ExSp33db1rd
12th Mar 2014, 22:39
Unless he was intentionally trying to disable the pilot,

Why else would anyone do it ?

Maybe Shariah Law ( an eye for an eye ) would sort it out, tie up the idiots and shine a laser into their eyes until they go blind ?

G-CPTN
12th Mar 2014, 23:10
Although I in no way condone the act of shoning a laser pointer at an aircraft, I suspect that the culprits are 'simply' seeing how far the beam will travel, and an aircraft is one of the distant objects that is available for this exercise.
It probably doesn't occur to them that the effect could be to blinden the pilot (or, indeed, any passenger).
The result is no less dangerous of course - just as thrusting a stick into the spokes of a bicycle wheel might seem to be an explorative action - but could nevertheless unseat the rider.

I had to speak very very sternly to my 4-year-old grandson who tried to stick his fingers into the spokes of his bicycle as I spun the wheel as I tried to free up the wheel from a brake that was binding, preventing him from riding it properly.

Tankertrashnav
13th Mar 2014, 00:46
Fish - fishes

At school I remember being taught that fish (plural) implied that the fish were all of the same type, but fishes meant that they were of different varieties.

Absolutely no idea if there was any basis for this, maybe our teacher was just making it up!

Discussed "shone - shined" with Mrs TTN over dinner tonight and she went with shined when transitive and shone when intransitive. (I shined my shoes and when I finished they shone).

Incidentally when did "snog" switch from intransitive to transitive? When I was a lad we used to snog with a girl - now they snog girls. I prefer the former - seems more consensual to me!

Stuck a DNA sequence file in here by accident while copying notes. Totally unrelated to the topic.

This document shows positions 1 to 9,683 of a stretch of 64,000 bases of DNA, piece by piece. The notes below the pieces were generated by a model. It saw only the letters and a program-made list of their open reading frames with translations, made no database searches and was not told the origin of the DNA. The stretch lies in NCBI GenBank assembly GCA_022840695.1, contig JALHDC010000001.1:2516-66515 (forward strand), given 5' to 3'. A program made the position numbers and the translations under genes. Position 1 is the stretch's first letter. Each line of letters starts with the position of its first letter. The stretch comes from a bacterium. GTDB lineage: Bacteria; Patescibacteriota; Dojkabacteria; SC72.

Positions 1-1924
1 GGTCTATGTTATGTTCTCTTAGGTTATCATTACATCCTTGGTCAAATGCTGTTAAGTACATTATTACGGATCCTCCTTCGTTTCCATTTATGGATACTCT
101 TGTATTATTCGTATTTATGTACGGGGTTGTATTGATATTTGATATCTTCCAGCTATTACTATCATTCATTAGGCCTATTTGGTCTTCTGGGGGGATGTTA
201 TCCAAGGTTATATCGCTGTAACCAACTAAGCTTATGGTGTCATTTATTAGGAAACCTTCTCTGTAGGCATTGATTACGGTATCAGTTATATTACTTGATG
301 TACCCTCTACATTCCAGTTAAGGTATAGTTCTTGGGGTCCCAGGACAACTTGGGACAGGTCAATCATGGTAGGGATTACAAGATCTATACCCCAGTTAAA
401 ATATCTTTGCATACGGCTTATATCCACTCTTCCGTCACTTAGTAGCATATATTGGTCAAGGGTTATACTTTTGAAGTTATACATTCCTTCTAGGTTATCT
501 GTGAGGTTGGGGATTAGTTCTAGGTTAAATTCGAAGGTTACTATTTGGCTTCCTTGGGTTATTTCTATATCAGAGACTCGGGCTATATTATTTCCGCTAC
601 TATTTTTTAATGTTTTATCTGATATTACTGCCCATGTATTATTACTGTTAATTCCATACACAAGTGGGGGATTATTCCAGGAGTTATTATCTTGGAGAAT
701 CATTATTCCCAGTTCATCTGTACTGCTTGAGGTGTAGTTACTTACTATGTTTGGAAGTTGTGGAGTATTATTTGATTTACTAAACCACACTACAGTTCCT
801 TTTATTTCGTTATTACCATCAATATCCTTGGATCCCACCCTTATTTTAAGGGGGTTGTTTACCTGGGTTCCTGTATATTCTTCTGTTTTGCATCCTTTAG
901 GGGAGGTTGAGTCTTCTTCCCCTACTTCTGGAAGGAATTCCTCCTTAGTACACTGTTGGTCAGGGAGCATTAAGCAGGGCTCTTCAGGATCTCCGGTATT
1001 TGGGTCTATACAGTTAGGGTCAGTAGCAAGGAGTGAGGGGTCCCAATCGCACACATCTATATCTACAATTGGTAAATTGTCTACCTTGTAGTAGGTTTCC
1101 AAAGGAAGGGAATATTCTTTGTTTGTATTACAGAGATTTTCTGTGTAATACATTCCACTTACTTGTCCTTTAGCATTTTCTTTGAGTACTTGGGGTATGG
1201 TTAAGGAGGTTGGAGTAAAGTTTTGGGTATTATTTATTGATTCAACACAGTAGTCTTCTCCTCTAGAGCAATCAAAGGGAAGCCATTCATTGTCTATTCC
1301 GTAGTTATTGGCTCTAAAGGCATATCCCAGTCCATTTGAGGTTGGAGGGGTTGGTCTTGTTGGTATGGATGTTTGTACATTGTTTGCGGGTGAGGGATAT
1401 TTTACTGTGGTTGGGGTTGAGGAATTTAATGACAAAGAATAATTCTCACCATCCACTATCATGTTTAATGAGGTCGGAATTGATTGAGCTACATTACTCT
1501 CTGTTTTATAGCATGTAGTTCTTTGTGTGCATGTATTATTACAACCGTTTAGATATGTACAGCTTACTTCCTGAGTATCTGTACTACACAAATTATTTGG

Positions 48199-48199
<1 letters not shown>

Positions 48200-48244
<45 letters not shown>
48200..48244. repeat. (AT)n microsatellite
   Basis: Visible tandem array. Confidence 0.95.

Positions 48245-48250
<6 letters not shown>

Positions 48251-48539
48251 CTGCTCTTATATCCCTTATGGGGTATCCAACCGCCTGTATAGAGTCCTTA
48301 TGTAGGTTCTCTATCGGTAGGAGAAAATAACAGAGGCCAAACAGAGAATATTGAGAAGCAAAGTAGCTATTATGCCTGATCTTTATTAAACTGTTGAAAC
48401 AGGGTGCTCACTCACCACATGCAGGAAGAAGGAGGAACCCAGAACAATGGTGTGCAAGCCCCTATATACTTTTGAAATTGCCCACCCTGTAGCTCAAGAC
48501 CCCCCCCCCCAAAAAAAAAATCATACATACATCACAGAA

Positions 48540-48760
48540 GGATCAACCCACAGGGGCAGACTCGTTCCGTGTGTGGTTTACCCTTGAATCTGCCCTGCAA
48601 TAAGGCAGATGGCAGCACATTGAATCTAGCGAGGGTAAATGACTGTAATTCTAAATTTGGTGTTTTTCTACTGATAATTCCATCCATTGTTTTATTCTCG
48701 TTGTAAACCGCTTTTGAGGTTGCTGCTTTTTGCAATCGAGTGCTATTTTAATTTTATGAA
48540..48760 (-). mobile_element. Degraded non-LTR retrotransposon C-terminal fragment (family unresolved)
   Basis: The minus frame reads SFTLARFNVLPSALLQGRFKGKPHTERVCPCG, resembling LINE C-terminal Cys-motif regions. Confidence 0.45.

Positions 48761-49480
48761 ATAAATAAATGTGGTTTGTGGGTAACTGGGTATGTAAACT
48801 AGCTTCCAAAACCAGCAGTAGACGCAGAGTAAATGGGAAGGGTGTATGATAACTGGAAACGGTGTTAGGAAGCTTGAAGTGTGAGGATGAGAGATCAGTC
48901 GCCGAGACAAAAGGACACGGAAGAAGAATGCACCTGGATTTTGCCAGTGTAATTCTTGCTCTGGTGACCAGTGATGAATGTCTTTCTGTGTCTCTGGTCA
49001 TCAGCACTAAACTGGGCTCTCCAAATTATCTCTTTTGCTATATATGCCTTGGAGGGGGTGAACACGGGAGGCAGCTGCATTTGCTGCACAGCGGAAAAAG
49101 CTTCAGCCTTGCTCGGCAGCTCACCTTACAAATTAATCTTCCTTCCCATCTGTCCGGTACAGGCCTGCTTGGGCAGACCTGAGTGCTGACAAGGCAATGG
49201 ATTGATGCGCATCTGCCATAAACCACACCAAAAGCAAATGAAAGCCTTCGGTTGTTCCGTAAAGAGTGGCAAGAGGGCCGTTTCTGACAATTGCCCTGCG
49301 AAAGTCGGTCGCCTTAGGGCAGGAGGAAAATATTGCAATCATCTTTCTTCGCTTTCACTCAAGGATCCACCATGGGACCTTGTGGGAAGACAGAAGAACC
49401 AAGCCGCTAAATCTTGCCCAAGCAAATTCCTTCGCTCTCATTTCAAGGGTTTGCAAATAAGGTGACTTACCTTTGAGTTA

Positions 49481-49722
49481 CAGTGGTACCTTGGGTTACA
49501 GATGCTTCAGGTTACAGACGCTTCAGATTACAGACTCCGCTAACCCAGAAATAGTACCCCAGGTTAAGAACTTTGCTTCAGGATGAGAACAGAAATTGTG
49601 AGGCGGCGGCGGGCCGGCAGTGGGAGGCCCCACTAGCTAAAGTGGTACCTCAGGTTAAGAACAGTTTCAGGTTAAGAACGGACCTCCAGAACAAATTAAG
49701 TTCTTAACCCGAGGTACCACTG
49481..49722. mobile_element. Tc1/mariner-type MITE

All of which has sod-all to do with lasers!

redsnail
13th Mar 2014, 00:59
Been zapped approaching Farnborough and Ciampino.
A real pain and a bloody nuisance. So far, been too high to do any damage.

I'd happily kick the [email protected] wielders until they saw sense. :mad:

419
13th Mar 2014, 03:02
I'm not sure what they could snare the scrotes with in the UK to enable a proper sentence to be passed

Provided that a judge had the balls to dish out the maximum allowed, this should do it:



PART D Provisions referred to in article 241(8)
Article of Order.................. Subject Matter
137.................................. Endangering safety of an aircraft

(8) Any person who contravenes any provision specified in Part D of Schedule 13 is guilty of an offence and liable on summary conviction to a fine not exceeding the statutory maximum and on conviction on indictment to a fine or imprisonment for a term not exceeding five years or both.

The Air Navigation Order 2009 (http://www.legislation.gov.uk/uksi/2009/3015/contents/made)

Not quite the 14 years given in the US, but a couple of scrotes sentenced to 5 years might make others think before they do the same.

onetrack
13th Mar 2014, 03:32
14 years doesn't sound long enough for me, for what was essentially multiple counts of attempted murder.
Personally, I reckon pilots (well, chopper pilots, anyway) should be given welding goggles and a high powered rifle, and be fully authorised to punch a few rounds into the laser source.
You'd only have to do it few times and the problem would be virtually eliminated.

david1300
13th Mar 2014, 04:29
In keeping with the thread drift:
G-CPTN: "It probably doesn't occur to them that the effect could be to blinden the pilot (or, indeed, any passenger).

"blinden":eek: I didn't ever see'd that word before :sad:

JimNtexas
13th Mar 2014, 05:58
Just a note from Deep in the Heart of Texas, where the sun shines bright.

In most US state courts a 14 year sentence would probably really require only 5 to 7 years of actual incarceration in a red state, less in a blue state.

In the U.S. Federal system, where this buffoon was tried, there is no parole, no reduction for 'good time'.

The buffoon is really going spend 14 years reflecting on the fun he had with his toy.

birrddog
13th Mar 2014, 07:50